- Jeff Sandefer, co-founder and master teacher, Acton Foundation
- Richard Bray, president and CEO, Beazley Foundation
- Jack Miller, founder, Jack Miller Family Foundation
- Anne D. Neal, president, American Council of Trustees and Alumni (Moderator)
5. No Mere Sentiment: The Principled Basis for Free Enterprise
Many defenders of free enterprise argue from a practical perspective. Free markets simply work better, they reason, in delivering economic prosperity. But such arguments are ultimately vulnerable to moral critiques from opponents of capitalism, says Robert A. Sirico, president of the Acton Institute. Fr. Sirico urges the importance of a moral defense of capitalism as the economic component of the natural order of liberty. For him, free enterprise is based in the principle of human dignity and the dignity of man’s labor. Such an argument, Fr. Sirico says, is essential to the long-term survival of the free enterprise system.
- Rev. Robert A. Sirico, president, Acton Institute
4:45 p.m. - 6:00 p.m. Break
6:00 p.m. – 7:00 p.m. Reception
7:00 p.m. – 8:30 p.m. Dinner with Keynote Speaker: Transforming the Classroom: Is a Free World-Class Education Possible?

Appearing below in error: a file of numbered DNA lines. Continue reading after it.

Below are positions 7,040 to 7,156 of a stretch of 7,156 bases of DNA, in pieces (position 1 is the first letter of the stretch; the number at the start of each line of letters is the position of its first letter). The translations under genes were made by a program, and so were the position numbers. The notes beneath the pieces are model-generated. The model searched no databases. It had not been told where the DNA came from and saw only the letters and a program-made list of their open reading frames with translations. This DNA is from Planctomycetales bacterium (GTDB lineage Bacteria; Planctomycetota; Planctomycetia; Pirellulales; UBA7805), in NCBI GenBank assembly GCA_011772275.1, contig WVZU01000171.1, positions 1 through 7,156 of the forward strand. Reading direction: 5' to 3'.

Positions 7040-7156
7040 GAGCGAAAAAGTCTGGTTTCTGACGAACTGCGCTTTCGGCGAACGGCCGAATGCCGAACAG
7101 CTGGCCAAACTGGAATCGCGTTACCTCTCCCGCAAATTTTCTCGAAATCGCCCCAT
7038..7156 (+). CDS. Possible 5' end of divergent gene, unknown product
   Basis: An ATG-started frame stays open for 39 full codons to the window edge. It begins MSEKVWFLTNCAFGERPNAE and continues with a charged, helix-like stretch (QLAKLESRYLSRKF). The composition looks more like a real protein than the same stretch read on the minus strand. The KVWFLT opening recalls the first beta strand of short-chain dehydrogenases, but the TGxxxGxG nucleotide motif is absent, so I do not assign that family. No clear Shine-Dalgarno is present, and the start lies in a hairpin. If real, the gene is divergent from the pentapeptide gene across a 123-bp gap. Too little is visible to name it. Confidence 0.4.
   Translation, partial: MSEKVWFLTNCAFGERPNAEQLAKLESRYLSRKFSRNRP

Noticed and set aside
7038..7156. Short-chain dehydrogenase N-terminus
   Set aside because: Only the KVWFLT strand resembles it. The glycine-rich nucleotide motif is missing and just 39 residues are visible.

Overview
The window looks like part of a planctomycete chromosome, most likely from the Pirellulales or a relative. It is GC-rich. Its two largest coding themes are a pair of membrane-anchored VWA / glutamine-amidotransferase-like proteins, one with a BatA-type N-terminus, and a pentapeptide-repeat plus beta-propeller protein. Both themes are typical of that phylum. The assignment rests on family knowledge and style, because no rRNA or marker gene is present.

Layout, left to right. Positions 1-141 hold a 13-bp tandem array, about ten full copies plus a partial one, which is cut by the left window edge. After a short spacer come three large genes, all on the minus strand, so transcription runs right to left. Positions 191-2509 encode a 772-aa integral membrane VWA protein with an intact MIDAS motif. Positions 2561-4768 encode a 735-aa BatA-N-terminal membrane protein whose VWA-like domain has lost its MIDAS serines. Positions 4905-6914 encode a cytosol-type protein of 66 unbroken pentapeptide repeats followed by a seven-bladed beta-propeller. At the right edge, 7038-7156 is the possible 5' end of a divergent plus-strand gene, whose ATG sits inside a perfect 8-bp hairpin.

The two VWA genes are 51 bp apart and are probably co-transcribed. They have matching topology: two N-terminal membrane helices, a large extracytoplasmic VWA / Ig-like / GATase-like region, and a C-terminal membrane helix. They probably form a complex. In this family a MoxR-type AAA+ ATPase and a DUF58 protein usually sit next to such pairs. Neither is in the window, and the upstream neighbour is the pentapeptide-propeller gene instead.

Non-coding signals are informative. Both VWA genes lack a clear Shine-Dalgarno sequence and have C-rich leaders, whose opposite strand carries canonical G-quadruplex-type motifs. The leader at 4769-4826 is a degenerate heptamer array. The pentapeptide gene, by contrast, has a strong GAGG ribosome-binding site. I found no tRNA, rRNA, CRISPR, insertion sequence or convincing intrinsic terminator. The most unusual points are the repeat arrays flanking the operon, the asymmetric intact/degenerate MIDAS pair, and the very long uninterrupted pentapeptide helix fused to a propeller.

Sometimes the best innovations are accidental. As an Ivy League graduate and hedge fund manager, Sal Khan began tutoring his cousin in math in 2004, first in person and then over the internet through short video tutorials posted on the website YouTube. As his family, friends, and steadily more of the general public gained the ability to revisit these lessons at their own pace and in their own time, demand for his instruction increased. His online lessons—now numbering 2,400 free digital tutorials covering everything from basic addition to advanced calculus, physics, chemistry, and biology—became an online sensation. In nearly eight years, Mr. Khan has delivered over 30 million lessons to students in more than 200 countries. This growth has helped him develop a vision to provide a free world-class education to anyone, anywhere, via Khan Academy. This nonprofit online academy has developed a carefully structured series of educational videos and interactive online software that together form complete curricula in math and other subjects. In this conversation led by Meg Whitman, Mr. Khan will discuss his unlikely expedition from part-time family tutor to full-time K–12 education pioneer. Learn why video tutorials and self-paced software are changing the way students learn, and how breakthroughs like Khan Academy will continue to revolutionize the traditional classroom and teacher model.